Renowned the world over for its wines, Beaujolais has inherited one of the richest and most complex geologies in France, and in some ways, on earth! Beaujolais was awarded the "UNESCO World Geopark" designation in order to promote this exceptional heritage.
In order to understand what the Geopark is, it is necessary to retrace geosite steps. These are places of interest that give an interpretation of the geological history. It's sort of an encyclopedia for Beaujolais.
Castles, hiking trails, and exceptional viewpoints are some of the iconic and must-see attractions in the region that you will discover.
Located on the edge of the Massif Central to the north-west of Lyon, immediately opposite the Alps and bordered to the east by the Saône Valley, the geological history of Beaujolais dating back several hundred million years is reflected here in the present through human activities, history, heritage, culture and life in this region.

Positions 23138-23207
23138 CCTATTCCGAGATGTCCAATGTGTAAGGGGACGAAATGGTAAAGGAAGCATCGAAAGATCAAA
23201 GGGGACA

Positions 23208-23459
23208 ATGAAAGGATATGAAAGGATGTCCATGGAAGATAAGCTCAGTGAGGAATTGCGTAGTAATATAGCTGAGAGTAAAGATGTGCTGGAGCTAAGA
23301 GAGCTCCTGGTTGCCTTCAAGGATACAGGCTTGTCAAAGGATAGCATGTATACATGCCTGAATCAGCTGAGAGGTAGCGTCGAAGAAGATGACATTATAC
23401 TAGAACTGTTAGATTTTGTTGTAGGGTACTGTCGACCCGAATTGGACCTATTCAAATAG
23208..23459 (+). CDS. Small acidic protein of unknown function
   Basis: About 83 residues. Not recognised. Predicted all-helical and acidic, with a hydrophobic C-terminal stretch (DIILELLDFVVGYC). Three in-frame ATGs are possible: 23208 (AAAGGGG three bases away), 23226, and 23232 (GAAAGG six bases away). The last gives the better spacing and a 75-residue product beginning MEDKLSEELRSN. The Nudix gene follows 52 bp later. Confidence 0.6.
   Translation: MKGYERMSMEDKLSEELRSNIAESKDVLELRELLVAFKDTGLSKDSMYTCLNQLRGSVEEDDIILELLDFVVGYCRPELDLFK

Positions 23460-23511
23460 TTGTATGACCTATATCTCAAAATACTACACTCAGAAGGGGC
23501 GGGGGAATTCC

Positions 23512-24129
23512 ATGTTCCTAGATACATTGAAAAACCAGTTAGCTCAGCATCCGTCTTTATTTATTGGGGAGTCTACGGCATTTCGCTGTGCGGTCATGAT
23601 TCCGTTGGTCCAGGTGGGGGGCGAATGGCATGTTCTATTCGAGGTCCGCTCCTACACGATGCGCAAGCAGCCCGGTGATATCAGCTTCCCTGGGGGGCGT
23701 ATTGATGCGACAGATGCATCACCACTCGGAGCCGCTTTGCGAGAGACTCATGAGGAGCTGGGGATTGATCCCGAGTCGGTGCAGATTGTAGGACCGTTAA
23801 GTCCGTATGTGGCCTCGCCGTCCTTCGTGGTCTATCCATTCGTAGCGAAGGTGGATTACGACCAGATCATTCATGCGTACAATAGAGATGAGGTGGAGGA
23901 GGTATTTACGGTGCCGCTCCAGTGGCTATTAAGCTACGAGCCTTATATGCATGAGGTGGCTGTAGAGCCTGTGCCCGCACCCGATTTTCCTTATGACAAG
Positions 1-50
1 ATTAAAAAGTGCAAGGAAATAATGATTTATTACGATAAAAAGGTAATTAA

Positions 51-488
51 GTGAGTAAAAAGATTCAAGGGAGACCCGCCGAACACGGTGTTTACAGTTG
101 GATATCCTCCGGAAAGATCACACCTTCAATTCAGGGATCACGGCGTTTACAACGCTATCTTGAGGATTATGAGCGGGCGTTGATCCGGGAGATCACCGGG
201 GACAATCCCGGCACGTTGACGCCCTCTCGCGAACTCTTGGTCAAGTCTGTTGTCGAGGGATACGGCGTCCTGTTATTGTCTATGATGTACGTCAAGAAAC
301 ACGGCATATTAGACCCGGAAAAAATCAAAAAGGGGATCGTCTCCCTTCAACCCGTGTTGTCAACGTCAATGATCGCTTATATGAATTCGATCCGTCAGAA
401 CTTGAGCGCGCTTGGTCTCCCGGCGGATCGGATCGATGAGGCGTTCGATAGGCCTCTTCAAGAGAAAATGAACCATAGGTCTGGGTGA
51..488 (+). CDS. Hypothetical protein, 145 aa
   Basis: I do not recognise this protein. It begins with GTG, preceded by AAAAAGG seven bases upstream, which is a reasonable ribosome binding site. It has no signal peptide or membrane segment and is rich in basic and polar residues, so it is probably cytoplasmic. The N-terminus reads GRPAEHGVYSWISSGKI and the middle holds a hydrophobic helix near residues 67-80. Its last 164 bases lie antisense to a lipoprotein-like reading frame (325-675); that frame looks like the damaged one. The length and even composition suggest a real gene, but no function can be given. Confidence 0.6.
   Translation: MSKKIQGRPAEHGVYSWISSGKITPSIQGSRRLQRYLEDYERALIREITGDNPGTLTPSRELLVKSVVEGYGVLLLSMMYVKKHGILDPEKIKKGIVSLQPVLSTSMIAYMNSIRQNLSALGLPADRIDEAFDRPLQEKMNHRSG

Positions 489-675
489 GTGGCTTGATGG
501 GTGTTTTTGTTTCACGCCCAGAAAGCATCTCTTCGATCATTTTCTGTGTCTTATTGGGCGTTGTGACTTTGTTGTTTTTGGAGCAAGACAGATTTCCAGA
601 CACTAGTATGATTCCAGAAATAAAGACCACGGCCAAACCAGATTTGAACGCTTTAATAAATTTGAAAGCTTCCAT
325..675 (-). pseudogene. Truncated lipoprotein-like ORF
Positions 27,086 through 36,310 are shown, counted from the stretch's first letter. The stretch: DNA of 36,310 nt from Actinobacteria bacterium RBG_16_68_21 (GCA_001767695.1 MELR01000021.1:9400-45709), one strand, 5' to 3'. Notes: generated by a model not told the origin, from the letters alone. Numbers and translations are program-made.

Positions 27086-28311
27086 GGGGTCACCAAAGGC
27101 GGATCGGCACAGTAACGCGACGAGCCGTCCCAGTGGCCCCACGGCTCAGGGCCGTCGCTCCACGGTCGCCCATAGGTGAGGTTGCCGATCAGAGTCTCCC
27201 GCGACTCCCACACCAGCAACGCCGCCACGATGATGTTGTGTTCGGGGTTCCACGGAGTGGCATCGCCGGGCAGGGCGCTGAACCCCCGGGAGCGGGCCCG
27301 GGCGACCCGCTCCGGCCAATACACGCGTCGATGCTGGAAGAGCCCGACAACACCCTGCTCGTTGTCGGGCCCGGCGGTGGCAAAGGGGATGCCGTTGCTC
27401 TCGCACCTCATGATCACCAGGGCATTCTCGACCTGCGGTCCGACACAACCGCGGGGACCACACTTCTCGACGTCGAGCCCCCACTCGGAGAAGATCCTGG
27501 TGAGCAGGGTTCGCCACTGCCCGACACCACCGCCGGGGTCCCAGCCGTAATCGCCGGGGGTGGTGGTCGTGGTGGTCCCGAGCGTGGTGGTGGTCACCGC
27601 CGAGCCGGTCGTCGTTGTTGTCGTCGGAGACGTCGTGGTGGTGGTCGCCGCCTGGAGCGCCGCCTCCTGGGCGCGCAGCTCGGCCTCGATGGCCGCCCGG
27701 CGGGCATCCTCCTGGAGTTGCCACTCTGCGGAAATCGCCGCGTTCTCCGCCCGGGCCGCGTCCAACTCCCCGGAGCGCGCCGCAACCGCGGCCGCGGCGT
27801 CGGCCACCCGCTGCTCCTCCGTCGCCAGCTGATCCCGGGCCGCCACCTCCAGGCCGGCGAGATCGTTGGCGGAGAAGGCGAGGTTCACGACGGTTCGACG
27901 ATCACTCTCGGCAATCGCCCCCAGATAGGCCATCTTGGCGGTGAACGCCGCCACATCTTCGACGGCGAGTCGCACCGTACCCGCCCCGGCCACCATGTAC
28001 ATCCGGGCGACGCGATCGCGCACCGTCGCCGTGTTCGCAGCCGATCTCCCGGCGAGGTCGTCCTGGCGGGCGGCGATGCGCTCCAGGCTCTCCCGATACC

A large part of its identity, its past, and its future emanates from its stones which are golden, red, green, white, grey, and black all of which are remarkably showcased in its traditional architecture. There are many unique sites in the heart of the Beaujolais region worth visiting, such as the village of Oingt, ranked as the most beautiful village in France, as well as Mont Brouilly, an iconic natural site offering a panoramic view of the vineyards, the Saône and Dombes plains and the Alps.
If you want to discover the Geopark in a fun way, you must also participate in geo-events. You will be introduced to the tasting of Beaujolais wines, discover the terroirs, guided walks, guided tours, and workshops on traditional trades. All these activities will familiarise you with the geological riches of Beaujolais at any time of the year.